The History Ferrero SpA

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Ferrero S.p.A.

Ferrero logo.svg

Ferrero Headquarter (Nutella company).jpg

Ferrero Headquarter, Pino Torinese, Italy


Società per Azioni (joint-stock company) (Privately Held)




1946; 69 years ago


Pietro Ferrero


Alba, Piedmont, Italy

Key people

Giovanni Ferrero, Acting Chairman, CEO





Ferrero Rocher


Tic Tac

Kinder Surprise

Kinder Chocolate

Kinder Bueno

Kinder Pingui

Mon Chéri


Increase €8.4 billion (fiscal year 2014)

Operating income

 €856 million (FY 2010-2011)

Number of employees

 24,800 (FY 2014-2015)


Ferrero International SA, Luxembourg



Ferrero SpA (Italian pronunciation: [ferˈrɛːro]) is an Italian manufacturer of branded chocolate and confectionery products and it is the third biggest chocolate producer in the world.[1] It was founded in 1946 in Alba, Piedmont, Italy by Pietro Ferrero, a confectioner and small-time pastry maker who laid the groundwork for the Nutella and famously added hazelnut to save money on chocolate.[2] The company saw a period of tremendous growth and success under Pietro's son Michele Ferrero, who in turn handed over the daily operations to his sons. His son Pietro (the founder's grandson), who oversaw global business, died on April 18, 2011, in a cycling accident in South Africa at the age of 47. Reputation Institute's 2009 survey ranks Ferrero as the most reputable company in the world.[3] Ferrero SpA is a private company owned by the Ferrero family and has been described as "one of the world's most secretive firms".[4] The Ferrero Group worldwide – now headed by CEO Giovanni Ferrero – includes 38 trading companies, 18 factories, approximately 21,500 employees and produces around 365,000 tonnes[5] of Nutella each year. Ferrero International SA's headquarters is in Luxembourg. Its German factory is the largest of all and Pasquale Giorgio is its current CEO.




Contents  [hide]

1 History

2 Products

3 Philanthrophy

4 References

5 External links




In 1946, Pietro Ferrero invented a cream of hazelnuts and cocoa, derived from Gianduja and called it "Giandujot", or Pasta Gianduja. The initial product came in solid loaves wrapped in aluminium foil, which had to be sliced with a knife, and was succeeded by a spreadable version Supercrema.[6]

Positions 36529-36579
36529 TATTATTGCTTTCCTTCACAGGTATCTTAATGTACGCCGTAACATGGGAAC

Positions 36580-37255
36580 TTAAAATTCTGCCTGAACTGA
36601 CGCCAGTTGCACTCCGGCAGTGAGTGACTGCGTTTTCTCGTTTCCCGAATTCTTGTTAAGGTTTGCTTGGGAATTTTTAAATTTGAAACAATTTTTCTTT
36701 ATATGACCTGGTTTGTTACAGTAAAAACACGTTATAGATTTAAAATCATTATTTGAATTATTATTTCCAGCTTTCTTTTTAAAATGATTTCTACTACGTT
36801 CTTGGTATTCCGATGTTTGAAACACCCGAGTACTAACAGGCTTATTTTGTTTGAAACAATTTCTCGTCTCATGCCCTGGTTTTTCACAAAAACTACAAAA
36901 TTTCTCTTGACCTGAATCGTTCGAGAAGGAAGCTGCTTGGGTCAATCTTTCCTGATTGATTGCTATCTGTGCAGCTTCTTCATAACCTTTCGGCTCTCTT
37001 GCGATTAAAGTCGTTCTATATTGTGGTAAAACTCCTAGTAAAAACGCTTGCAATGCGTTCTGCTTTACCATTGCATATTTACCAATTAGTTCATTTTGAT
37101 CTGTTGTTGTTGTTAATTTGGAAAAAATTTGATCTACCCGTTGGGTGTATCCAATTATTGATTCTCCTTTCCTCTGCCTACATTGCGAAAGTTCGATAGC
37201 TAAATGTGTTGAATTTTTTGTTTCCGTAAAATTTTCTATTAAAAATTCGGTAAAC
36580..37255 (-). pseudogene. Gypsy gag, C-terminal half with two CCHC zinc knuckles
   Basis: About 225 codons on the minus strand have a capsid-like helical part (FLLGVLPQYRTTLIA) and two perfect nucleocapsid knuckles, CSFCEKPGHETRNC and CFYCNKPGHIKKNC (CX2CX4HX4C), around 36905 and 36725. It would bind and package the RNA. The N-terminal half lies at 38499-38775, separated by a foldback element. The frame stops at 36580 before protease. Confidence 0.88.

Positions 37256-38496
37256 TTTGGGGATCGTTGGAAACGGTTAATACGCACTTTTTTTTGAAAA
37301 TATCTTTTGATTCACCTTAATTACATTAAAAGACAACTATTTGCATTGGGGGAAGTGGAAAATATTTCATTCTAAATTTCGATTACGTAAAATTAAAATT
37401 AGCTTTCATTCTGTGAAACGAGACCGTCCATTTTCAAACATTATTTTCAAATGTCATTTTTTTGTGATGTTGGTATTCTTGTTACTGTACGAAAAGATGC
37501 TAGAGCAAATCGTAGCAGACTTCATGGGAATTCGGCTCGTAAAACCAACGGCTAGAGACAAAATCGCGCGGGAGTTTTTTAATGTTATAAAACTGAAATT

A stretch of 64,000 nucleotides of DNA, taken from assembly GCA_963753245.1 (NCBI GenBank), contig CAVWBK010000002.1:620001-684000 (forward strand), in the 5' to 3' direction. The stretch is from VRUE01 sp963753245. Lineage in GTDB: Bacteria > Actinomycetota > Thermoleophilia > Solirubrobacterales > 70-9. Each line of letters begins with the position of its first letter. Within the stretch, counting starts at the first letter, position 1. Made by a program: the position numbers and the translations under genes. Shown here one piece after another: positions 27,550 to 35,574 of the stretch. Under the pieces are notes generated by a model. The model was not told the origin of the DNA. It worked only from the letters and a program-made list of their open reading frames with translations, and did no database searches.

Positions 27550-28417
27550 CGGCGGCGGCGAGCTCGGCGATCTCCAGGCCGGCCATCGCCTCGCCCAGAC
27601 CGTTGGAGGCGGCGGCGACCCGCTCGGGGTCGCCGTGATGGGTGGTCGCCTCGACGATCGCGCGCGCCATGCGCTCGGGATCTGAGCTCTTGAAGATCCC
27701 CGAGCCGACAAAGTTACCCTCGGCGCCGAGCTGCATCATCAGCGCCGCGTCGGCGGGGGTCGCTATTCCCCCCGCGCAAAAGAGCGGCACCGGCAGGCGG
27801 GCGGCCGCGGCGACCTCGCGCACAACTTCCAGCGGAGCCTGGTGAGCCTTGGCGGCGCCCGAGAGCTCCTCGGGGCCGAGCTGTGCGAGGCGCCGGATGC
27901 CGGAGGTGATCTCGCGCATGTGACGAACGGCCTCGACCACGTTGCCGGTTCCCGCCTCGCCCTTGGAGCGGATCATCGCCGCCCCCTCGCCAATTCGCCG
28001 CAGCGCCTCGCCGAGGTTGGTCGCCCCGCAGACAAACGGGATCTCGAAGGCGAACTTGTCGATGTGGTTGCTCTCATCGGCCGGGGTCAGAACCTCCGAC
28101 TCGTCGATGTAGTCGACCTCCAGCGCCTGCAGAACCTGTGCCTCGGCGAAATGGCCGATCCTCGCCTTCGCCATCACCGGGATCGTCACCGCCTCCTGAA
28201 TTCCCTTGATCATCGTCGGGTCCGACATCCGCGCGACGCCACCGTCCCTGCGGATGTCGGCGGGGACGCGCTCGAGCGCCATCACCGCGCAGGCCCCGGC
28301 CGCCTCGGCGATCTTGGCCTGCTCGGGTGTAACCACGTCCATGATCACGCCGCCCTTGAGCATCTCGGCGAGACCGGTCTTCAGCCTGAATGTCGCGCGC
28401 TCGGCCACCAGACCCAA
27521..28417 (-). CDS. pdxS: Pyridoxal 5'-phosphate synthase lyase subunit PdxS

With assistance from his brother Giovanni Ferrero, Pietro Ferrero created his new company to produce and market the initial product.[7] Following his work, Pietro was succeeded by his son Michele Ferrero as chief executive. Michele and his wife Maria Franca relaunched his father's recipe as Nutella, which was first sold in 1964. After World War II, they opened production sites and offices abroad[8] and Nutella eventually became the world's leading chocolate-nut spread brand.[6] Ferrero is the world's largest consumer of hazelnuts, buying up 25% of global production in 2014.[6] The company is currently run by Giovanni Ferrero, grandson of Pietro and son to Michele Ferrero.[7]


The company places great emphasis on secrecy, reportedly to guard against industrial espionage.[4] It has never held a press conference and does not allow media visits to its plants. Ferrero's products are made with machines designed by an in-house engineering department.[4]


Ferrero Rocher

Jar of Nutella

Mon Cheri cherry cordial

In addition to Nutella, Ferrero produces many other products including Ferrero Rocher, Pocket Coffee, Mon Chéri, Giotto, Confetteria Raffaello coconut cream , Hanuta chocolate hazelnut-filled wafers, Ferrero Küsschen (little kisses), the Kinder line of products, as well as the Tic Tac breath mints. A dark chocolate version of the Ferrero Rocher is also available, called the Ferrero Rondnoir, which contains a pearl of dark chocolate in the center instead of a hazelnut, chocolate cream instead of hazelnut cream and crunchy chocolate bits instead of crushed hazelnuts. There is also a coconut version, Confetteria Raffaello, which contains coconut cream surrounding an almond and covered with meringue and shredded coconut. The Ferrero Prestige collection is a set of three pralines: Rocher, Rondnoir, and a coconut version called Garden Coco. The Garden Coco is similar to the Confetteria Raffaello, but has milk cream instead of coconut cream.


Ferrero also produces the Kinder product series, including Kinder Surprise or Kinder Sorpresa in Italian (also known as "Kinder Eggs"), Fiesta Ferrero, Kinder Chocolate bars, Kinder Happy Hippo, Kinder Maxi, Kinder Duplo, Kinder Délice, and Kinder Bueno.


In 2011 Ferrero introduced a line of frozen products called "Gran Soleil". It is a shelf-stable frozen dessert which has to be shaken, and if left overnight in the freezer, can be eaten as a sorbet. The company received an innovation award for the product in March 2011.[9]


In September 2013 Ferrero gained Vegetarian Society approved status in the UK for a number of leading brands including Nutella and Ferrero Rocher.[10]


In June 2015, it was announced that Ferrero would buy the British chocolate maker Thorntons for £112 million.[11]




In 1983, the Ferrero Foundation was established in Alba, Piedmont at the wish of Michele Ferrero. The foundation promotes activities in the areas of art, science, history and literature by organizing conventions, conferences, seminars and exhibitions. It also offers health and social assistance to ex-employees of the group for at least 25 years.[12]